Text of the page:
Thursday 21 November 2013

Tsyganov's BT

Some of you may have seen a pretty crazy tank model, designed by Soviet engineer Tsyganov.

You may also have read that it could achieve a great speed, over 100 kph! This was possible through the very complicated suspension system:

"February 10th, 1935 Top secret

Memo attached to the "BT" project designed by comrade Tsyganov, 4th tank regiment

This design of the BT tank proposed by the 4th tank regiment alters the method of the vehicle's movement, and has advantages over earlier designs, such as:

  1. With the same speed of the chain (track) or, which is the same, the wheel, the tank has a speed that is twice as high as a regular tank with a caterpillar track.
  2. Using a chain of wheels instead of a mechanical track, the tank does not knock its track links against the ground, and moves quietly.
In this design, the track moves half as fast as the vehicle. Due to this, the energy required to move at 100 kph is equal to the energy previously required to move at 50 kph on regular tracks. 

The wheels are held by flexible tracks, which, for additional flexibility, are made of separate segments with ball and socket joints. The suspension is made with leaf springs, one immobile, and two for balance, which let individual track segments hug the ground. In order to make movement smoother, the tank's tracks are rubber on the outside, and steel on the inside. 

This design does not require a more powerful motor, as the existing 400 hp motor is powerful enough. Subsequent reasoning is provided in the form of mathematical calculations. The calculations are made using data extracted from the works of professor Zaslavskiy, professor Chudakov, and other authors with materials relevant to the design of such vehicles."

I will leave out the math, as whoever will benefit from it probably doesn't need a translation to figure it out. I'll extract some useful figures, though:
  • Maximum chain wheel RPM: 422
  • Minimum chain wheel RPM: 58.5
  • Maximum chain speed: 14.5 m/s
  • Minimum chain speed: 2 m/s
  • Maximum tank speed: 104 kph
  • Minimum tank speed: 14.4 kph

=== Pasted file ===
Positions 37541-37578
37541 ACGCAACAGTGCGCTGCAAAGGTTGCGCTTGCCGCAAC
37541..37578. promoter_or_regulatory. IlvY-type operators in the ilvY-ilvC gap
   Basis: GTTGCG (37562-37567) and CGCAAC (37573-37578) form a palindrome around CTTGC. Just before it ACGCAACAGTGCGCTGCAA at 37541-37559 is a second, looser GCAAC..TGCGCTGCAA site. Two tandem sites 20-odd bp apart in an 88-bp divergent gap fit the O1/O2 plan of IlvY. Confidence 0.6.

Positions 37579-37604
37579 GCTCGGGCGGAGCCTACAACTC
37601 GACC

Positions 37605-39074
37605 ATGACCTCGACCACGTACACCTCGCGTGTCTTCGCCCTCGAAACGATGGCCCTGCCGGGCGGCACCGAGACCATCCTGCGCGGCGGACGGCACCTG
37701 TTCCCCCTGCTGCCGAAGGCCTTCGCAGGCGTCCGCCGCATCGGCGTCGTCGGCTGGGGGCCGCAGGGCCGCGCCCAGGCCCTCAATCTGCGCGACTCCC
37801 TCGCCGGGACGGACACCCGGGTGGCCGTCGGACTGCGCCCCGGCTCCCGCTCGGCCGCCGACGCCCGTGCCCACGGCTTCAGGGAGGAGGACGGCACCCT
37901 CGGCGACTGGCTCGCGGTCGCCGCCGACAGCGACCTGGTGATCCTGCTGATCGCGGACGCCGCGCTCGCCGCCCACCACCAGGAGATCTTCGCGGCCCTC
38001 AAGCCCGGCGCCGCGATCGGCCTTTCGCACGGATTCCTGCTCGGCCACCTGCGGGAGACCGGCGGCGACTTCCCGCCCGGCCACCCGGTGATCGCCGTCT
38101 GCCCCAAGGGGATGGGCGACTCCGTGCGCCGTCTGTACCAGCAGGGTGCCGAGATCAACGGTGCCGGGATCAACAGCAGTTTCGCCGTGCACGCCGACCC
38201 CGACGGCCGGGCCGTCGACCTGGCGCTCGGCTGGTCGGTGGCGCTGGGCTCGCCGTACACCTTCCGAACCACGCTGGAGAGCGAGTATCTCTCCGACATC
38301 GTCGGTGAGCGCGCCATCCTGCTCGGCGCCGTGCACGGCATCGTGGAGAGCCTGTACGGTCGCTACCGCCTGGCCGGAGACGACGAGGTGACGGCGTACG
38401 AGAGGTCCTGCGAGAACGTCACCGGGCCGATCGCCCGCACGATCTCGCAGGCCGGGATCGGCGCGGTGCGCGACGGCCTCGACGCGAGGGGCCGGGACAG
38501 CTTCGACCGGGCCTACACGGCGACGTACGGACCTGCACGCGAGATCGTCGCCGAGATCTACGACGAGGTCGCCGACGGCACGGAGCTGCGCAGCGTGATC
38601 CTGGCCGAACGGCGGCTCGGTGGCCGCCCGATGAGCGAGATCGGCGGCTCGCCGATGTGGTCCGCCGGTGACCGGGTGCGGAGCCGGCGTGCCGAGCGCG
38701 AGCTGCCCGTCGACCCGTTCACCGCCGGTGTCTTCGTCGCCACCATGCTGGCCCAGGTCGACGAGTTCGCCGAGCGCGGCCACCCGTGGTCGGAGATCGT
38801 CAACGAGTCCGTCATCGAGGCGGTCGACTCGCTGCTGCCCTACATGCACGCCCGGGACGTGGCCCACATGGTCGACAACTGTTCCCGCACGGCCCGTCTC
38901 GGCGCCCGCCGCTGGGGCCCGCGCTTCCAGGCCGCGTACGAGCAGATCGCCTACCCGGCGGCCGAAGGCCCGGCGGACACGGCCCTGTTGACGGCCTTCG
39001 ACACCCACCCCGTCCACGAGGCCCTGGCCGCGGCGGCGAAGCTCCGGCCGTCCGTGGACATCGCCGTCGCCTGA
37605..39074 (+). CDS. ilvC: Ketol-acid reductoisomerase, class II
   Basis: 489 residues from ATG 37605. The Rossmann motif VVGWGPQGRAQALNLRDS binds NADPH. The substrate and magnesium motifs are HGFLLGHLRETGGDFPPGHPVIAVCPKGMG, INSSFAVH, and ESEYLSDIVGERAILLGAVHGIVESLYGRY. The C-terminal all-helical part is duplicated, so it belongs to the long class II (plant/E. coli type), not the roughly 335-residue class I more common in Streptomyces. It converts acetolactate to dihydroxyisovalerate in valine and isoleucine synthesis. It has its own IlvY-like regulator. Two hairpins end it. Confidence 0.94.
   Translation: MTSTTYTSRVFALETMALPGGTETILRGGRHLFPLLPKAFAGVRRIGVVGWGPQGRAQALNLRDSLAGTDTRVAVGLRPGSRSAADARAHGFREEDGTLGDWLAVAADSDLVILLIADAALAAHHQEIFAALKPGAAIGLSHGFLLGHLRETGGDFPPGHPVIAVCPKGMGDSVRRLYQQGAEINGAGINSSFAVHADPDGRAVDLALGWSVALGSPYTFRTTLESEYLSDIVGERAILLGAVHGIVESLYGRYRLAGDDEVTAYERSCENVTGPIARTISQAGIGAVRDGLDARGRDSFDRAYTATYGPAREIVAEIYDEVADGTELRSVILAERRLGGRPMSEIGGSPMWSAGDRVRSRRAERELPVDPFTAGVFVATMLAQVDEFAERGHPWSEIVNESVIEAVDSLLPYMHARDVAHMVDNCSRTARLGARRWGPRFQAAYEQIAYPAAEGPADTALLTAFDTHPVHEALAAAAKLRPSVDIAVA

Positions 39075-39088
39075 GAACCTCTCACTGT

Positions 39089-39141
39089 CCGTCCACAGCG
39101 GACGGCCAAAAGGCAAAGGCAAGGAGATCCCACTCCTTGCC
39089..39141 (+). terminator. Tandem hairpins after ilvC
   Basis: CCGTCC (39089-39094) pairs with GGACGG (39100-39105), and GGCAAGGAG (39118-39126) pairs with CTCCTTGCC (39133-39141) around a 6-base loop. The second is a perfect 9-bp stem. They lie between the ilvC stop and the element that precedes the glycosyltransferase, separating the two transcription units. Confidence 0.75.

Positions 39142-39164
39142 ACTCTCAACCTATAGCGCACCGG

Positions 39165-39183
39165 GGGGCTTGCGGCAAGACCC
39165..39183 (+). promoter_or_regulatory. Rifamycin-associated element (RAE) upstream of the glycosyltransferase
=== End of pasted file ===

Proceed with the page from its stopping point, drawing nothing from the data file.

• Combat mass: 12 tons
Then, the design of the track chain and upper leaf spring is shown. Designs of other suspension elements are shown further in the memo, but this is all I have. 

"Regimental commander Hong
Regimental commissar Zubenko
Calculations by engineer Bessonov

City of Kharkov"

Several of Tsyganov's projects were accepted and built, but not this one, due to its complexity.


  1. I'm still not quite clear on how this works. The wheels are between two sets of tracks?

    1. From the looks of it the wheel-chain effectively form an inner "track" and the "rubber band" outer track goes over that. I'm guessing the latter had teeth on the inside that went into the central depressions of the former (acting as track guides or whatchamacallit) and interfaced with teething in the big wheel at the very rear to get power?
      Guessing further that both the outer track and the inner wheel-chain pseudo-track (via the projecting hubs slotting into the first drive wheel at the rear) were powered, as it's hard to see how the setup would work properly otherwise.

  2. Minimum tank speed: 14.4 kph

    Maybe i am misunderstanding but i dont get how the above works.
    From absolute standstill it will jump to 14.4 kph as the lowest possible speed it can traverse ?
    Seems like a crash waiting to happen.

    1. Lowest gear maybe? :/

    2. Seems awfully fast to start out with and i would not want to drive through an army camp or *gasps* a woodland area if that is the lowest speed it can go.

  3. Pretty useless, as the torque is halved.